Maggie L. Walker National Historic Site (Richmond)

Richmond, Virginia is home to Jackson Ward, the “Harlem of the South” in the early 20th century. One of its most famous inhabitants was Maggie L. Walker, the first African-American woman to found a bank. You can visit her home in historic Jackson Ward and learn more about this inspiring woman.


When Maggie L. Walker was born in 1864, the Civil War was raging, with Richmond serving as the capital of the Confederacy. Maggie’s parents were Elizabeth, an African-American maid, and an Irish Confederate soldier, and she was born at her mother’s place of employment, the famous Van Lew house on Richmond’s Church Hill. The Van Lews were well-known Unionists, with Elizabeth Van Lew running a spy ring that helped provide information to the Union generals. It’s unclear if Maggie’s mother was enslaved or free or what the nature of her relationship with Maggie’s father truly was. Maggie’s mother married George Mitchell when Maggie was young, and they moved to a different Van Lew property elsewhere in the city. 

Maggie taught school after her own graduation from Richmond Public Schools but left teaching when she married in 1886. She had two sons with her husband, Armstead Walker, Jr., who died in 1915. 

Mrs. Walker was a member of the charitable organization, the Independent Order of St. Luke, and became a national leader in its ranks. In 1902, she founded a newspaper, the St. Luke Herald, and in 1903, she founded the St. Luke Penny Savings Bank. By serving as its President, she became the first African-American woman to charter a bank in the United States. At both the newspaper and bank, she promoted the employment of Black women, giving them a much better career path than they faced in general Richmond society. In 1921, Mrs. Walker ran for Virginia’s Superintendent of Public Instruction, thereby making her the first Black woman to run for statewide office.

Mrs. Walker was a well-known and impressive figure in Richmond, and her home in the heart of Jackson Ward still stands as a testament to her legacy of education, empowerment, and Civil Rights advancement.


Maggie L. Walker’s historic home is part of the National Park Service and has reopened from the pandemic closures. Tours are available on the hour several times a day. Call to book ahead of your visit to ensure availability.

Plan to spend 15-30 minutes exploring the small museum attached to the site. Here you’ll learn about Mrs. Walker and her storied life. Be sure to talk to the enthusiastic park rangers and get your Junior Ranger stamp.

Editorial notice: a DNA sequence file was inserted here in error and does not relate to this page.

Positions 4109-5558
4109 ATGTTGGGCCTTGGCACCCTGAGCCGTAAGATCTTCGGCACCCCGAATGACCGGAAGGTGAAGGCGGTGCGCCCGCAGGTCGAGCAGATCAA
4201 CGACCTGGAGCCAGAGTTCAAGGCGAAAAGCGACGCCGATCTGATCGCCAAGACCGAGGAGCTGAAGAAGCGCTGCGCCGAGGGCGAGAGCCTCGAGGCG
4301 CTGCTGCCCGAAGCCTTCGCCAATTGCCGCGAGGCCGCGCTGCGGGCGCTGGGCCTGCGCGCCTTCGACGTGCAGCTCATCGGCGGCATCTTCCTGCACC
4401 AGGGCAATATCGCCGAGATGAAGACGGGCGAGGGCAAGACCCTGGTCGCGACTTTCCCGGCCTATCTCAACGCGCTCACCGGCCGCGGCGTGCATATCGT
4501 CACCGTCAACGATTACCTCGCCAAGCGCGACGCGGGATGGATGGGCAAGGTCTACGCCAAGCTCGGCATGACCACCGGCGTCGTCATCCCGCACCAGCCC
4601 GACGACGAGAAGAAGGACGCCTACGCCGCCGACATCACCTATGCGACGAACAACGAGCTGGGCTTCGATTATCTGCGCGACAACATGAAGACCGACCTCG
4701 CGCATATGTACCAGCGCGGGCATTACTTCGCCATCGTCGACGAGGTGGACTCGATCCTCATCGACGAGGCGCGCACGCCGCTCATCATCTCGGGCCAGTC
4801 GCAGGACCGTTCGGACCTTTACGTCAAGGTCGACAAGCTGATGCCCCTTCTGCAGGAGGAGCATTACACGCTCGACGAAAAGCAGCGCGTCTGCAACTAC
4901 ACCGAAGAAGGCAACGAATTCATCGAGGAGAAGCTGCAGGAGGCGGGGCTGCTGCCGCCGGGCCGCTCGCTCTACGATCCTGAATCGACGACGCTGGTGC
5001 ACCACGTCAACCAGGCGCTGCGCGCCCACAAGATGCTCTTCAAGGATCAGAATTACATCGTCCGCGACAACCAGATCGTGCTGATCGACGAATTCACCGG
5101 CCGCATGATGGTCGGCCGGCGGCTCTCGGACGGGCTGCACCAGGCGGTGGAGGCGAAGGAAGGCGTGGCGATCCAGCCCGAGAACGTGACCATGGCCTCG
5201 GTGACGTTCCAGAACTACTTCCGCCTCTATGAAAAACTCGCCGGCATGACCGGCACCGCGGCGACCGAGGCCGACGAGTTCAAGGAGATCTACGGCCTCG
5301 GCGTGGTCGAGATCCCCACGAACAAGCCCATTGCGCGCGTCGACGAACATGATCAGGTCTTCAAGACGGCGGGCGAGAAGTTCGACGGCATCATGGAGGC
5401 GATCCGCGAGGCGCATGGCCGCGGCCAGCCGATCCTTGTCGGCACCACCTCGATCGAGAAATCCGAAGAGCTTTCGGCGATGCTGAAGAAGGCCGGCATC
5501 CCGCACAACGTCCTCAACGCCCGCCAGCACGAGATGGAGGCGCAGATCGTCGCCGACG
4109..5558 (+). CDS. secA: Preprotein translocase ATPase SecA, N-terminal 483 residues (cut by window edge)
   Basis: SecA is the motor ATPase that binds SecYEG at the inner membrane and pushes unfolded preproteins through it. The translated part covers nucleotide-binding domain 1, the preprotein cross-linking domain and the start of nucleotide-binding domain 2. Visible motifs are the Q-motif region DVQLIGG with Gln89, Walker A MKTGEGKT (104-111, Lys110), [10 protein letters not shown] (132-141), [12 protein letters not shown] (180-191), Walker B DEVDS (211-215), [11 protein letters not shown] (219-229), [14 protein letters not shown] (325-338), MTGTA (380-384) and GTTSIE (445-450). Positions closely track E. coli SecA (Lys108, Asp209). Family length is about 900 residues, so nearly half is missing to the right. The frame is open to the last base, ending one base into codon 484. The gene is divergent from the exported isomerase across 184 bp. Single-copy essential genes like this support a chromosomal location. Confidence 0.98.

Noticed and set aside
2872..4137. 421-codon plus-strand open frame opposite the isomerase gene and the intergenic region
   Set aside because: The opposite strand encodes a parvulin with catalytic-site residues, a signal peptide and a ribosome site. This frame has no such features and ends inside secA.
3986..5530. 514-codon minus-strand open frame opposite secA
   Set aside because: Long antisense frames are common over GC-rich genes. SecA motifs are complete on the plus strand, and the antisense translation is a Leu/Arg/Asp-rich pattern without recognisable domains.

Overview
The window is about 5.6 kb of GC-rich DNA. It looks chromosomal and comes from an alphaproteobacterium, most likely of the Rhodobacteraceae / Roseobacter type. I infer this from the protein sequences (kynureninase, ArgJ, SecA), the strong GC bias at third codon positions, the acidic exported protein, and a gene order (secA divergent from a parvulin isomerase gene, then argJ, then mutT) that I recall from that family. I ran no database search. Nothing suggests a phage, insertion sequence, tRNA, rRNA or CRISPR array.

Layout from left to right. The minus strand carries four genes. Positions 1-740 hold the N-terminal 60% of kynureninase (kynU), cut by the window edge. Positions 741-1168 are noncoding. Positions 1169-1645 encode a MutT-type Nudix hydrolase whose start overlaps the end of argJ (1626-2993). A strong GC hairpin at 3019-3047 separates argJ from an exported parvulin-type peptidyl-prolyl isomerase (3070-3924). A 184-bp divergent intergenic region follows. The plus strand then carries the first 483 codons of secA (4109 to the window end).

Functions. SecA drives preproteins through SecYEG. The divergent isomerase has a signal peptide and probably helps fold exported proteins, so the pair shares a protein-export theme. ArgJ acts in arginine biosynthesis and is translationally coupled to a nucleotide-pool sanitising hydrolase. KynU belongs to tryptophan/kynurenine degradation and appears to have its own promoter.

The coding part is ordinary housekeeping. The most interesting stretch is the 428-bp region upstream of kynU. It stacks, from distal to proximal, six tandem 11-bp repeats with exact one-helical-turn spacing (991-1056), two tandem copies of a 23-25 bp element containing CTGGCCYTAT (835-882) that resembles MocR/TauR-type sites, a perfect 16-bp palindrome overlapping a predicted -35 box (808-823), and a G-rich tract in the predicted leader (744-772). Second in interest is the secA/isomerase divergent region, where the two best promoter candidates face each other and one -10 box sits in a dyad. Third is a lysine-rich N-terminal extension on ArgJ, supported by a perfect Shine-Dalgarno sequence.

At your tour time, the ranger will lead you to the front of the home and tell you more about Mrs. Walker’s life and times. You’ll learn about how her life was affected by Jim Crow laws, and how she and her fellow Jackson Ward neighbors championed the rights of African-Americans during this difficult time period. 

When you enter the home, you’ll be struck by the opulent furnishings. It was important to her to showcase an upscale lifestyle so people would trust her bank with its money. The parlors and study have original furniture and her book collection. The library also has portraits of other famous African-Americans from the time period, many of whom visited Mrs. Walker in this very home.

The dining room hosted the likes of Booker T. Washington and W.E.B. Du Bois.

The kitchen was used for informal family dinners. Mrs. Walker’s two sons and their families all lived with her so it was a full house!

In the back bedroom, you’ll find an elevator added to the home in 1928! By this time, Mrs. Walker was confined to a wheelchair but this allowed her to still be active in the community.

At this time, tours of the upstairs are not available. 

End your tour back in the courtyard where you can pose in front of the mural.

To continue learning about Maggie Walker, drive a few blocks west on Broad Street to see the Maggie L. Walker statue.

A few blocks west on Leigh Street is the Maggie L. Walker High School, now a Governor’s magnet school.

When visiting Richmond, it’s important to spend time in Jackson Ward, learning about the success of its citizens in spite of the Jim Crow laws from the early 20th century. Spend some time walking its streets, visiting its historic sites, including the Maggie L. Walker National Historic Site, and eating at its delicious restaurants. It will give you a fuller history of the city and its citizens! 

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